Montana — A Modern Day Paradigm for Collapse?

Montana — A Modern Day Paradigm for Collapse? EE 16-3-Okonski_p2.qxd 30-6-05 9:53 am Page 493 Kendra Okonski Sustainable Development Programme Director, International Policy Network, London, UK Email: kokonski@policynetwork.net ABSTRACT Jared Diamond suggests that the US state of Montana is a modern paradigm for his theory of ‘ecocide’, where a society’s failure to recognise environmental degradation ultimately leads to its demise. However, Diamond’s analysis of Montana is factually flawed and lacks a historical understanding of institutions and incentives which have both caused problems and resolved conflicting ideas about how natural resources such as water, forests and minerals, should be managed. Montana is actually a modern paradigm for why the changing preferences and values of any society are best accommodated by institutions that enable values to be expressed through voluntary decision-making rather than through the political process. INTRODUCTION Chapter 2 of Jared Diamond’s Collapse utilises the US state of Montana as a modern paradigm for his theory of ‘ecocide’ – when people inadvertently destroy the environmental resources on which their societies depend.(Diamond, 6) In January 2005 at a lecture about Collapse, I was intrigued by Diamond’s discussion of Montana. I (a second-generation Montanan) asked Diamond for his opinion about how a society, such as that of Montana, might be http://www.deepdyve.com/assets/images/DeepDyve-Logo-lg.png Energy & Environment SAGE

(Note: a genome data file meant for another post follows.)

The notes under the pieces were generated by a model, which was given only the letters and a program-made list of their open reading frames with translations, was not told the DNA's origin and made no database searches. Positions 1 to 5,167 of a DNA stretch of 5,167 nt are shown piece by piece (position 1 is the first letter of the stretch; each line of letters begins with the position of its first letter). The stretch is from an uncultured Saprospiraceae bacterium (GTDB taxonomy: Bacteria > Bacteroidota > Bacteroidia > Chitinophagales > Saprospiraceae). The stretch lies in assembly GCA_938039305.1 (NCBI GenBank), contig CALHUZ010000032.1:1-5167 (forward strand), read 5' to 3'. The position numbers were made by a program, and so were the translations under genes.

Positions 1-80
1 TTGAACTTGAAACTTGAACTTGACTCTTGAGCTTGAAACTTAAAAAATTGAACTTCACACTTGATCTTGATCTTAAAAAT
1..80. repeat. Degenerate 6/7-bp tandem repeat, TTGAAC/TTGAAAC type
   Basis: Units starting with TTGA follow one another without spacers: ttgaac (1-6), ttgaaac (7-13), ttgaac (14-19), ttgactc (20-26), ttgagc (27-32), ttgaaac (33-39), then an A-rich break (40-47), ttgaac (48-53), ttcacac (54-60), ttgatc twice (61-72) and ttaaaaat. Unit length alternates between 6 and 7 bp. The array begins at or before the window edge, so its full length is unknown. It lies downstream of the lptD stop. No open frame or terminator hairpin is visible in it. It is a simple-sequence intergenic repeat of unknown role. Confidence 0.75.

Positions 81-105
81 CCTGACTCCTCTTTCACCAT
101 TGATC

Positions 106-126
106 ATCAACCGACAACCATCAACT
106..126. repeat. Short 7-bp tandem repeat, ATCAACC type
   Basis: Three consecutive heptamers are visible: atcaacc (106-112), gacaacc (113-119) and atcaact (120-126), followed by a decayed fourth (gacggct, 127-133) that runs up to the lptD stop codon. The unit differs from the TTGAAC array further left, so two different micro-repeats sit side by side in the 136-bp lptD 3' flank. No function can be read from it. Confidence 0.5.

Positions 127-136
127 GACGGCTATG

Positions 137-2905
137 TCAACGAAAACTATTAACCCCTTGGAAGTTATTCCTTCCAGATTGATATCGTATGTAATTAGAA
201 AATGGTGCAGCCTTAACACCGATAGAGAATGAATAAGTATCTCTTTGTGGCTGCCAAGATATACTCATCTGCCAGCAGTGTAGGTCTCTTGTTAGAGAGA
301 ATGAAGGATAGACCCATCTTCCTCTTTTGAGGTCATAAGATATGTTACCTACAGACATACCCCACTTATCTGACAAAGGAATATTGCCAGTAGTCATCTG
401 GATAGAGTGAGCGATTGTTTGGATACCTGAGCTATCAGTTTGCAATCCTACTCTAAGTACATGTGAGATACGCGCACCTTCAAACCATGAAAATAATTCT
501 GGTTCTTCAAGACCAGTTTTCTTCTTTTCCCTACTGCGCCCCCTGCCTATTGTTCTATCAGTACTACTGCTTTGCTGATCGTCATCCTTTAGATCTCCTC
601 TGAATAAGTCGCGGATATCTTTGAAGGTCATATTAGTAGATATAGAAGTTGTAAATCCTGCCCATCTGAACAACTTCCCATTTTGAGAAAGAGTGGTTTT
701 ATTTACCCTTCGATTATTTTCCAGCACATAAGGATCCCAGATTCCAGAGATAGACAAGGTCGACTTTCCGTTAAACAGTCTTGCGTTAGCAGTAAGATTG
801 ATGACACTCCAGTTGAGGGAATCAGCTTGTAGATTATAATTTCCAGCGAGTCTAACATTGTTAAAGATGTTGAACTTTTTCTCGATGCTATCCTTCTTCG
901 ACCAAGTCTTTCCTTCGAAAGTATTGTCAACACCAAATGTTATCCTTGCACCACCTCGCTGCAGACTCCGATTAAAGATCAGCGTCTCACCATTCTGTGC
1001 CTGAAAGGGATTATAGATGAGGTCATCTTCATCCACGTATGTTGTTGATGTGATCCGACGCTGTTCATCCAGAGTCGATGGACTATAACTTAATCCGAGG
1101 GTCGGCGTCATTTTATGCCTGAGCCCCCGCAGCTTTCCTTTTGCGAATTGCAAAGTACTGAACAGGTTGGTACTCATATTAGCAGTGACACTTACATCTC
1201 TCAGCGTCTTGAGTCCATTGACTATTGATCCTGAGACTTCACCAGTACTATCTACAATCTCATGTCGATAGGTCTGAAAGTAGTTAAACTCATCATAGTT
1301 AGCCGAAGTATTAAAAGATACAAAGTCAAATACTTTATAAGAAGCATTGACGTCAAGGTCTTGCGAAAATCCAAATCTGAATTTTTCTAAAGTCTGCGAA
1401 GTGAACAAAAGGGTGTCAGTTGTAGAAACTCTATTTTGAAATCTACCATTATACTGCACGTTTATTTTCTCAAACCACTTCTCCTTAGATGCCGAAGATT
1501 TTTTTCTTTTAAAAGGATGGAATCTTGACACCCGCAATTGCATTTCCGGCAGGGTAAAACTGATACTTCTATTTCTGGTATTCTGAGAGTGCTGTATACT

Montana — A Modern Day Paradigm for Collapse?

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Publisher
SAGE Publications
Copyright
© 2005 SAGE Publications
ISSN
0958-305X
eISSN
2048-4070
D.O.I.
10.1260/0958305054672321
Publisher site
See Article on Publisher Site

Abstract

EE 16-3-Okonski_p2.qxd 30-6-05 9:53 am Page 493 Kendra Okonski Sustainable Development Programme Director, International Policy Network, London, UK Email: kokonski@policynetwork.net ABSTRACT Jared Diamond suggests that the US state of Montana is a modern paradigm for his theory of ‘ecocide’, where a society’s failure to recognise environmental degradation ultimately leads to its demise. However, Diamond’s analysis of Montana is factually flawed and lacks a historical understanding of institutions and incentives which have both caused problems and resolved conflicting ideas about how natural resources such as water, forests and minerals, should be managed. Montana is actually a modern paradigm for why the changing preferences and values of any society are best accommodated by institutions that enable values to be expressed through voluntary decision-making rather than through the political process. INTRODUCTION Chapter 2 of Jared Diamond’s Collapse utilises the US state of Montana as a modern paradigm for his theory of ‘ecocide’ – when people inadvertently destroy the environmental resources on which their societies depend.(Diamond, 6) In January 2005 at a lecture about Collapse, I was intrigued by Diamond’s discussion of Montana. I (a second-generation Montanan) asked Diamond for his opinion about how a society, such as that of Montana, might be

Journal

Energy & EnvironmentSAGE

Published: Jul 1, 2005

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